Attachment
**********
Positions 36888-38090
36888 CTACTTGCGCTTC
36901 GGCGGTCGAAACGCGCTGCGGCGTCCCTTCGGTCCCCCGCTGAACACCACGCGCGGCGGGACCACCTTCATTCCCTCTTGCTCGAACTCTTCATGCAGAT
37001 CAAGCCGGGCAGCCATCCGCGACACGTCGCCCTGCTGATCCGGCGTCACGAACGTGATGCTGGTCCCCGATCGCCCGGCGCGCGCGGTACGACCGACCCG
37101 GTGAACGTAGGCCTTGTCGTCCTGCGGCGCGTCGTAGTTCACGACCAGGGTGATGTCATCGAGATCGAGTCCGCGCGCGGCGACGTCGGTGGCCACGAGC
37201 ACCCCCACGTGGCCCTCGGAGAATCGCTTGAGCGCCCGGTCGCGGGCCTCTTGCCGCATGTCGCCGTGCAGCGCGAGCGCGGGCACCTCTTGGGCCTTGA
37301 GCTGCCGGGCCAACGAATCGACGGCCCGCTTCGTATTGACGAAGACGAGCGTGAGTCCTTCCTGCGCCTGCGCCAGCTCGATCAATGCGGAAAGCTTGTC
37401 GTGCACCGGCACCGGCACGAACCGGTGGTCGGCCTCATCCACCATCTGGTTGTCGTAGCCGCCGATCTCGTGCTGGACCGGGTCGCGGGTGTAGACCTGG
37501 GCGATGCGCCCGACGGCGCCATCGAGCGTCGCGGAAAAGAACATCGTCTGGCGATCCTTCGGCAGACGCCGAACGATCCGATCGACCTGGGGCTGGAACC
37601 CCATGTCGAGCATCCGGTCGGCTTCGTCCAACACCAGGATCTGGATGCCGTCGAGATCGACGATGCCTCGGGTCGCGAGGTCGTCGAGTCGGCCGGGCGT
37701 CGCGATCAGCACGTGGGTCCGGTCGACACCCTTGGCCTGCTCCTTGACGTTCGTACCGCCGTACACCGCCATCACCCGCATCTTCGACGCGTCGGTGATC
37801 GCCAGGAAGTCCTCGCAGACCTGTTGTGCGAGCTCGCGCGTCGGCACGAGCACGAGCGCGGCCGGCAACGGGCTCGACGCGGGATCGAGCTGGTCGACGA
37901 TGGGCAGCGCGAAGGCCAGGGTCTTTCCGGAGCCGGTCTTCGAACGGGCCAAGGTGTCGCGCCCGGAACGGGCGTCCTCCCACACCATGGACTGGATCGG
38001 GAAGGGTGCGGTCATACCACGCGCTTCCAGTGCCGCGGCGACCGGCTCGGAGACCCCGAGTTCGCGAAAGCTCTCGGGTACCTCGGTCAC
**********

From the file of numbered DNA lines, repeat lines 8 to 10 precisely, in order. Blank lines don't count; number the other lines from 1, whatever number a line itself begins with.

37401 GTGCACCGGCACCGGCACGAACCGGTGGTCGGCCTCATCCACCATCTGGTTGTCGTAGCCGCCGATCTCGTGCTGGACCGGGTCGCGGGTGTAGACCTGG
37501 GCGATGCGCCCGACGGCGCCATCGAGCGTCGCGGAAAAGAACATCGTCTGGCGATCCTTCGGCAGACGCCGAACGATCCGATCGACCTGGGGCTGGAACC
37601 CCATGTCGAGCATCCGGTCGGCTTCGTCCAACACCAGGATCTGGATGCCGTCGAGATCGACGATGCCTCGGGTCGCGAGGTCGTCGAGTCGGCCGGGCGT